Heart Rate Variability Predicts Treatment Response in Anxious Depression

Human heart artwork
Human heart artwork
Investigators assessed the utility of pretreatment heart rate variability for treatment outcomes in patients with major depressive disorder.

In cases of anxious depression, pretreatment high-frequency heart rate variability is a significant biomarker for predicting antidepressant response in patients with major depressive disorder, according to study results published in Depression and Anxiety.

The investigators of this large randomized, multicenter study sought to determine whether pretreatment heart rate variability could predict outcomes of antidepressant medications in patients with major depressive disorder and whether pretreatment anxiety moderated the effects of heart rate variability in this population.

The study included 722 patients diagnosed with nonpsychotic major depressive disorder recruited from 17 international sites and managed by 3 treatment arms: escitalopram, sertraline, and extended release venlafaxine. During pretreatment assessment, investigators categorized the patients as having anxious depression (n=309) or nonanxious depression (n=413) and measured each participant’s resting heart rate variability. After 8 weeks, symptom severity was reassessed, and the treating clinician rated the primary study outcomes of symptom response and remission to antidepressants. Patient-reported symptom response and remission were secondary outcomes. Investigators used logistic regression models to examine the power of heart rate variability as a predictor of treatment outcomes, as well as anxious vs nonanxious depression as a moderator of heart rate effects on antidepressants.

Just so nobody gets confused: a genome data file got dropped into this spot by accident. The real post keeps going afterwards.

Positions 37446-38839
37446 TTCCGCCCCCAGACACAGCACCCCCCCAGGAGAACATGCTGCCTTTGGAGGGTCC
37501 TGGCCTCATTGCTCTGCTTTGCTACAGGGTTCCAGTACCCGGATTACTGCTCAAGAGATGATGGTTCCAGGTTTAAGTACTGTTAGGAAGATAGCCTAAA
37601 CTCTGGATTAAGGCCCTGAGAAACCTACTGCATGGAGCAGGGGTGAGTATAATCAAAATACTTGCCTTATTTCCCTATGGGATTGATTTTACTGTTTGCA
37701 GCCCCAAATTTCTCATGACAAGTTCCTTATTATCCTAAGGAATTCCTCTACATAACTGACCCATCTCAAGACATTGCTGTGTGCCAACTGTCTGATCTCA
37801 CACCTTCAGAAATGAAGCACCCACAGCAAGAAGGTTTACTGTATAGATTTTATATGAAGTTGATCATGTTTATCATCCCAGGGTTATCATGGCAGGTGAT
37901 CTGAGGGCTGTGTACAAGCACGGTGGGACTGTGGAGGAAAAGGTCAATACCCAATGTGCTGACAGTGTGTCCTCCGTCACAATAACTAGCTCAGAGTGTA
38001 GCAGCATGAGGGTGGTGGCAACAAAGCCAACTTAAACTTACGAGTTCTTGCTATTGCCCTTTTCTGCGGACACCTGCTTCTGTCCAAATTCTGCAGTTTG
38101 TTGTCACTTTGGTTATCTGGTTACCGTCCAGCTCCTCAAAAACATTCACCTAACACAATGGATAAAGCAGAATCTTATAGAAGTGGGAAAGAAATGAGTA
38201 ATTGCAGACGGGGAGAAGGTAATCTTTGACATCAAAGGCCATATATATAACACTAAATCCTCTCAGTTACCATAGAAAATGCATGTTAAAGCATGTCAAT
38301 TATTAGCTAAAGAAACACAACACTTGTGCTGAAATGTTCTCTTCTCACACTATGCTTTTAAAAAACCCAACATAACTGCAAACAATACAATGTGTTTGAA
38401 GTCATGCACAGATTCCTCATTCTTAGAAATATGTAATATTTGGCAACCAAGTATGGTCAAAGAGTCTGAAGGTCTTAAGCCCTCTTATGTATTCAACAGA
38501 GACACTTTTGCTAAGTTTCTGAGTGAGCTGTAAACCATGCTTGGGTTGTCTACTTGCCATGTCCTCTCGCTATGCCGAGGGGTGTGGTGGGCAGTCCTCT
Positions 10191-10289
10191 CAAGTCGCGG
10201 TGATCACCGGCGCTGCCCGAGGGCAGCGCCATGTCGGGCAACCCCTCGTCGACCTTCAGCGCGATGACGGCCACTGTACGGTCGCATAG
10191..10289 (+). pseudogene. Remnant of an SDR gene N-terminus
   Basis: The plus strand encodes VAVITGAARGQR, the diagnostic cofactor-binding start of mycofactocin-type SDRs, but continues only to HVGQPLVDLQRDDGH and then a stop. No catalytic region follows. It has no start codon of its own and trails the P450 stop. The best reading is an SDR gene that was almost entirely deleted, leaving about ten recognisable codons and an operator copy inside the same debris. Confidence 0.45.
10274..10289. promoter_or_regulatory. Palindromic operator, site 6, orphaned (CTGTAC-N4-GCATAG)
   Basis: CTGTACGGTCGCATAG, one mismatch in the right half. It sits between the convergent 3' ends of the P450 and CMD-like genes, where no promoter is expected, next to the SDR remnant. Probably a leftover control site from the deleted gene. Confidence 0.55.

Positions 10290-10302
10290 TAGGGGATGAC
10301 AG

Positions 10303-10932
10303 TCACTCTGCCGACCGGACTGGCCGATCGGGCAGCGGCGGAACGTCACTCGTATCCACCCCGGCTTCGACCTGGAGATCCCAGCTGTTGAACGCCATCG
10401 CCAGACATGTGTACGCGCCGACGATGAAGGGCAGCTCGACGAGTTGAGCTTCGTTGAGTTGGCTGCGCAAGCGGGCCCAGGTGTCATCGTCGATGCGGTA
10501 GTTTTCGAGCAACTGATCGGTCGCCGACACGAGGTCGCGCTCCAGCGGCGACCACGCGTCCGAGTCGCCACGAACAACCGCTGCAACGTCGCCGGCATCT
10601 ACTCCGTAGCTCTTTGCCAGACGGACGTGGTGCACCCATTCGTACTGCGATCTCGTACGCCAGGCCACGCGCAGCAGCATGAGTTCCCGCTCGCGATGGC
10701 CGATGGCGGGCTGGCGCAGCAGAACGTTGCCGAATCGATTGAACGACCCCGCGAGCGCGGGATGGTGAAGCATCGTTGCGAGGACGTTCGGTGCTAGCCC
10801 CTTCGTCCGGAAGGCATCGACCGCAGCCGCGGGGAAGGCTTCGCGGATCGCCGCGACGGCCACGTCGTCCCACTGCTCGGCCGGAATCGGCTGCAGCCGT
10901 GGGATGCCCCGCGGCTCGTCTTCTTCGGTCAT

The study results indicated that pretreatment heart rate variability was a predictor of antidepressant outcomes and was significantly affected by interactions of anxious vs nonanxious depression. In the group with anxious depression, patients with higher heart rate variability had better outcomes. In the nonanxious depression group, patients with lower heart rate variability generally had better outcomes. However, the effects in this group were not deemed significant. When controlling for variables, the study results were similar and remained significant across treatment arms.

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Limitations to the study included the possibility that patients taking medication at the start of study predicted different effects and that comorbid cardiovascular and respiratory conditions impacted heart rate variability. Neither the participants nor the treating clinicians were blind to their treatment assignment, and the study did not include a control group. Finally, high-frequency heart rate variability utilized relatively short durations (4 minutes) and were not assessed after treatment.

The investigators concluded that measuring heart rate variability could be useful for predicting treatment outcomes in patients with anxious depression. Understanding the modifying effect of anxiety on heart rate variability in patients with depression can further help identify individuals who may benefit from antidepressants vs individuals who may require a different treatment approach.

One author declared potential conflicts of interest. Please see original reference for a full list of authors’ disclosures.


Kircanski K, Williams LM, Gotlib IH. Heart rate variability as a biomarker of anxious depression response to antidepressant medication [published online October 12, 2018]. Depress Anxiety. doi:10.1002/da.22843